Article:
Colin thats great, i was thinking that would be the reply, but i did not know what it was like for stills as i cant get any other sites telling me this...So if i went for say a kiss t2i/550d as they say on e-bay i will be ok? i dont want to get it from abroad but there are some on e-bay who are based in england with the warranty 12 months, bit cheaper than jessops, callumet, jacobs ect...Also i have prem elements 8, vegas pro 9, but can get the student prem pro cs5 cheaper, will the files from the 550d drop into my software or will i have to transcode? or plum for the cs5? Also the lens i have mentioned are they ok with the 50mm on 20d and the 17-55mm on the 550d. and save for a 70-200mm l 2.8 and i need a 11-16mm wide... steve

Colin Rowe February 12th, 2011 05:09 AM

No problem with any of the cameras, check out "Digital rev", Hong Kong based, but they have a good reputation. Lens choice is good. The Tokina 11-16 2.8 is an amazing lens, its rarely off my camera. As for editing. I use Prem CS4, Edius 6 and Vegas 10. I convert to Cineform before editing, I have an older Core2Duo, but converting to Cineform gives me pretty useable footage, with the added benefit that it automatically performs the colour space and luma adjustment on the 550D clips.
CS5 would be no problem, check the forums for comments, but it seems to handle the Canon footage pretty well.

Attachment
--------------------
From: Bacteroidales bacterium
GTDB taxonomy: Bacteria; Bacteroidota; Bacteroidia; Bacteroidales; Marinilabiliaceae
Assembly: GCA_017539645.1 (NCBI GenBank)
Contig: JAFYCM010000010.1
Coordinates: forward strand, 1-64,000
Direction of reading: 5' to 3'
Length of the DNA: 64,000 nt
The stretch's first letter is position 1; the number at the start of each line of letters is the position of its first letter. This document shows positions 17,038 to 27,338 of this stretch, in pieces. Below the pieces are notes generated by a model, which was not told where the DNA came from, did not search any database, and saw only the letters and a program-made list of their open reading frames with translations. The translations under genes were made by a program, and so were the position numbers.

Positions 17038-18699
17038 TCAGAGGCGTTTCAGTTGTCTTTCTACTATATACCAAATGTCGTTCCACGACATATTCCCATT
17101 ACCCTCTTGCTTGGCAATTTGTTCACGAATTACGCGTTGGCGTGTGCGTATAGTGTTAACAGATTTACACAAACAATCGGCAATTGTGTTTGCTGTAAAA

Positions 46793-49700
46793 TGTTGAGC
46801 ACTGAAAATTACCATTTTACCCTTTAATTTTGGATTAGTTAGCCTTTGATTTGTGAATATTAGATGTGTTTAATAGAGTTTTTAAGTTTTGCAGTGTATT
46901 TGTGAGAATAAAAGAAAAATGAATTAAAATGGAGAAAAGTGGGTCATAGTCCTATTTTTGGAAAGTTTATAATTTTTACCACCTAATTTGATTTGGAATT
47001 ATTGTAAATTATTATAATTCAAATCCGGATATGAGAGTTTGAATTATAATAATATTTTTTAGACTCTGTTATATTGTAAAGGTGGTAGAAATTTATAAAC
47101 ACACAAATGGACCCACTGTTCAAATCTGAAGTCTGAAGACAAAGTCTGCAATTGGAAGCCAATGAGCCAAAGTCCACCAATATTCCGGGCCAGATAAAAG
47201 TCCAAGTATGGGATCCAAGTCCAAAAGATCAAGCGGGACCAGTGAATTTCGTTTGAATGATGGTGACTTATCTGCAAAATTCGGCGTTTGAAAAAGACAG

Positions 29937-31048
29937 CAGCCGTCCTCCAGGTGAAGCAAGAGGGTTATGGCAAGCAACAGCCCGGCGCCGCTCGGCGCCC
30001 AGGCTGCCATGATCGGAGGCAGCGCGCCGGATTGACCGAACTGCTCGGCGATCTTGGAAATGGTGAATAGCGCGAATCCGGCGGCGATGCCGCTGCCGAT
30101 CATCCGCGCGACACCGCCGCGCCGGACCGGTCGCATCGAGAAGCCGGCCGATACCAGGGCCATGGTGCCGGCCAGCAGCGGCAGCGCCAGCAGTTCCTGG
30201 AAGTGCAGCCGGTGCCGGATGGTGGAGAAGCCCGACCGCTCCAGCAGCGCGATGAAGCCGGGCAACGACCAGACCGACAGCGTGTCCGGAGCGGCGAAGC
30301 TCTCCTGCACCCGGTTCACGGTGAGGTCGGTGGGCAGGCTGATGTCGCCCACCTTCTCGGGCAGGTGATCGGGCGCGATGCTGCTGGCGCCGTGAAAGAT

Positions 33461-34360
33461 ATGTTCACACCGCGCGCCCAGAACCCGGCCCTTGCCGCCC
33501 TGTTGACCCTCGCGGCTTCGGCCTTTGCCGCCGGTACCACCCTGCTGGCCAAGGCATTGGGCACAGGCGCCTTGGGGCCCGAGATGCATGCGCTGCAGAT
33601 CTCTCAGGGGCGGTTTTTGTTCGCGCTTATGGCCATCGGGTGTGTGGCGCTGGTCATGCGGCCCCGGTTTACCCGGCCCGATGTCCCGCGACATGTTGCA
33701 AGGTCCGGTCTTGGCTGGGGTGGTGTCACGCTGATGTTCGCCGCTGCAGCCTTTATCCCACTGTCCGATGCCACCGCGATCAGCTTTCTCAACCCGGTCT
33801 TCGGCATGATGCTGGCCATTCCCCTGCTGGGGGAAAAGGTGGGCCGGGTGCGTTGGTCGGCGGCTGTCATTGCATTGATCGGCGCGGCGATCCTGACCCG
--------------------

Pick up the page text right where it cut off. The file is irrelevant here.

Hope this helps.
BTW, a very good long zoom is the Canon EF-S 55-250mm IS, amazing lens that can be picked up for about 135. Not partiularly fast at f4-5.6, but really useable, with amazing clarity and stunning detail

Steve Bleasdale February 12th, 2011 07:20 AM

Colin thats great advice thank you...Ye ive seen digital rev on e-bay!! the 11-16mm you say is rarely of the cam? is that for both video and stills, would you use this for all the mornin prep indoors and all tight shots or?is it better than the 50mm 1.8?when you download your mov files is that the files to computor, then open up cineform and get media, does it then just drop into cineform then does its work, how and what does it say, does it just say transcode to h.264 or something else? sorry for being noobie on this one?Would you use the 55-200 is at the back of the church or for discreet where you dont want to be seen but want close?? thanks for your time by the way. steve